I've had occasion, these last 10 days or so, to do some catching up — obvious, probably inevitable reasons. Circumstances notwithstanding, this period of isolation has coincided nicely with a few notable movies from the last year finally migrating to streaming services. And so, in addition to watching all eight episodes of the lamentably, somehow charmingly stupid first season of Amazon's Reacher series — I've only read one of the Lee Child novels, I think the 22nd in the series — I took the time to consume and consider a handful of 2021's marquee releases. (I use that expression a little cheekily, as these were three of the movies that braved diminishing returns and ignored good advice by opening exclusively in cinemas.)
In the meantime, the 2022 Academy Award nominations have been announced, reminding me that I've ignored or simply missed a few other notable, debatably noteworthy movies; there may well be more catching up to be done. The three briefly discussed herein bear consideration both on their own merits and in light of their presence (or absence) among the nominees.
NIGHTMARE ALLEY. I've long admired the work of Guillermo del Toro (and his delightful presence in interviews and DVD commentaries) but I don't always seek it out. And so, while I braved the viral tide to see Licorice Pizza on a big screen, I let Nightmare Alley's theatrical release come and go; my loss, clearly. It's been recognized with a handful of Oscar nods, including Best Picture, although del Toro is conspicuously absent among the directing nominees, as are all members of the incredible cast in their respective categories. But since I've made a point, too frequently, of crowing about the irrelevance of the Academy Awards, I should probably let that go. Nightmare Alley is a fully-formed masterwork of a bygone era, a film noir in the truest sense, in as much as it uses that tropes and motifs of the genre to excavate the venality of mankind, its atavism, avarice and ignorance of its own crude impulses. It's simple and too easy to classify del Toro as a maker of monster movies. It may be true, and I think he would be the first to acknowledge his passion for the genre and its influence on him, but Nightmare Alley makes clear just how significant noir has been in his development as a storyteller and a visual stylist. (We can save the career retrospective for another day.) And, as such, this most recent work can be seen as a culmination, even if it arrives at (hopefully) a midpoint in his career.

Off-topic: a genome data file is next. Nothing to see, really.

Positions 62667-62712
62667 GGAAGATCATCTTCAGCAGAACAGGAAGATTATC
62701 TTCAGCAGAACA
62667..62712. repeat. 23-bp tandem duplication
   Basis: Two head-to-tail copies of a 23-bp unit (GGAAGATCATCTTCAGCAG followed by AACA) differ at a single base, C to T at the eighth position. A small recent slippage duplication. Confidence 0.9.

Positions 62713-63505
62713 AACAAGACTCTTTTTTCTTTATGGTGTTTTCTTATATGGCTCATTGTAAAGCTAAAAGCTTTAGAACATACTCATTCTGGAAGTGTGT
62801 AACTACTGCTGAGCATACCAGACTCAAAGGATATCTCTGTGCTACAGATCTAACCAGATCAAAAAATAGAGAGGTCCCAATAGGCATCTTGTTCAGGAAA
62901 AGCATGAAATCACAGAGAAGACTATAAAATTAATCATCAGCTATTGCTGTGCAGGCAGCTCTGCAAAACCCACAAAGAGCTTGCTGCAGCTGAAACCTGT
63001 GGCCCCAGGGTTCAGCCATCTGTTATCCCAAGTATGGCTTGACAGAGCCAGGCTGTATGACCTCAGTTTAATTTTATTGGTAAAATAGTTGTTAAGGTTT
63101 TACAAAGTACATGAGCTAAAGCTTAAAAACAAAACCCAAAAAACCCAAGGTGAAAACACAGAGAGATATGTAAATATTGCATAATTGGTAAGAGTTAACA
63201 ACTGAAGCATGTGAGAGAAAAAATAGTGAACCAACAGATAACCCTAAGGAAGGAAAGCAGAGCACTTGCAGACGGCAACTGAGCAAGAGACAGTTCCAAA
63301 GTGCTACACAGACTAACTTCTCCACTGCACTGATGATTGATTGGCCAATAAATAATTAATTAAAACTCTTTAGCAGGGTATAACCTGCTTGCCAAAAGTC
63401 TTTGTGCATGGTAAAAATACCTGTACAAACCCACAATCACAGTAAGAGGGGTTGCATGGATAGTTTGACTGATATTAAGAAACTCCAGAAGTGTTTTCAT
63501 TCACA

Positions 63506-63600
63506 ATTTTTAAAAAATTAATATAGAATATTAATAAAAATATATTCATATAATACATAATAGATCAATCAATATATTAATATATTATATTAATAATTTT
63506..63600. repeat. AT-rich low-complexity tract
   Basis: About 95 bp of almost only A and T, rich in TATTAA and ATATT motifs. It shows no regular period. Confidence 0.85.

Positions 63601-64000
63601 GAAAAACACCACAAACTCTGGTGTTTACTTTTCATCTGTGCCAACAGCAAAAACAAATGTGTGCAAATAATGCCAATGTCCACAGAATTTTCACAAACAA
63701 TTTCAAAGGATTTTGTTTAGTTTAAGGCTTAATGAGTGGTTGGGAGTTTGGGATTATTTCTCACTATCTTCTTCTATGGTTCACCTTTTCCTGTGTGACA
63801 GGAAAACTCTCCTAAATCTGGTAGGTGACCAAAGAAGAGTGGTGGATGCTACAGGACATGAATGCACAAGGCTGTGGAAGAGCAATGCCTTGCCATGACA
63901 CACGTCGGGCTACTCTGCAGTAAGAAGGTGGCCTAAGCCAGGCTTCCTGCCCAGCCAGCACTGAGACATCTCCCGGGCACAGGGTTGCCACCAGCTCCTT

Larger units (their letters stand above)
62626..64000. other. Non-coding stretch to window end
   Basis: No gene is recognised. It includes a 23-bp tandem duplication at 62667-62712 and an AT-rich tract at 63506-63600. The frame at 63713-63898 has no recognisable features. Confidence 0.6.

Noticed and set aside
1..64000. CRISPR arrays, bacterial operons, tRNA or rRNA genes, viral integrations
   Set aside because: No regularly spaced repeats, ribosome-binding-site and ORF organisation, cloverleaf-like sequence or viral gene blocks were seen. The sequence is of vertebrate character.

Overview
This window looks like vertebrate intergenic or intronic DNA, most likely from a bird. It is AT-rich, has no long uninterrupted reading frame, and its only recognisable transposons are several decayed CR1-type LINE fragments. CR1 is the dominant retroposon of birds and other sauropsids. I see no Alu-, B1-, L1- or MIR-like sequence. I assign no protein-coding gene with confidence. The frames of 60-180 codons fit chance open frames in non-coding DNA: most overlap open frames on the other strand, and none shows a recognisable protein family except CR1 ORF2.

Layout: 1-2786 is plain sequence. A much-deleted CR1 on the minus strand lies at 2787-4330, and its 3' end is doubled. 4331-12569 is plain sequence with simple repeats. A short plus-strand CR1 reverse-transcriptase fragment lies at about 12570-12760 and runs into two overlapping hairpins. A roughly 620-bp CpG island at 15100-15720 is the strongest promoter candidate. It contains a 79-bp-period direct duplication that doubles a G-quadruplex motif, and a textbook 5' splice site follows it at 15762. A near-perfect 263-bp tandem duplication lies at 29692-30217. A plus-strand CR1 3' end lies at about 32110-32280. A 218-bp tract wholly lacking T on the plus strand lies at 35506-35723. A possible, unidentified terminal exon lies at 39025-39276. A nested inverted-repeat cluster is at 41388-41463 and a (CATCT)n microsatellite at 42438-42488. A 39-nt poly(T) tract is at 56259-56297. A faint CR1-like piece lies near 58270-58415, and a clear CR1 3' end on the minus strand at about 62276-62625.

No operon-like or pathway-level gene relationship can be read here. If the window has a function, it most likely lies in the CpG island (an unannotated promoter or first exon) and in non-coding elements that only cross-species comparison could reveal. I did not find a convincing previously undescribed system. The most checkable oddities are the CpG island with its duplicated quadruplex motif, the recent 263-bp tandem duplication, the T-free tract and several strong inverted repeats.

Adapted from William Lindsay Gresham's 1946 novel (the first cinematic version of which was released in 1947), Nightmare Alley describes the ascent of country boy turned carnie turned mentalist Stanton Carlisle (Bradley Cooper), a voracious striver who can't recognize when he's overmatched or outwitted. As he transitions from tent shows to the inner sanctums of the ruling class, Carlisle's appetite for financial success and getting over on the marks eventually overwhelms his moral compass, leaving him vulnerable to the machinations of more sophisticated operators.
Like all del Toro's work, this is a gorgeous thing to look at, each frame filled with artfully placed visual cues and story details, the whole thing sumptuously dressed in '40s finery. It is an immersive, intensely atmospheric experience and the sort of thing few directors would or could execute, much less with this level of focus and control. The supporting cast, including Toni Collette, Cate Blanchett, Rooney Mara, Willem Dafoe, Holt McCallany and Richard Jenkins (chillingly revelatory), among many others, all give note-perfect performances. R. 150M. HBO MAX.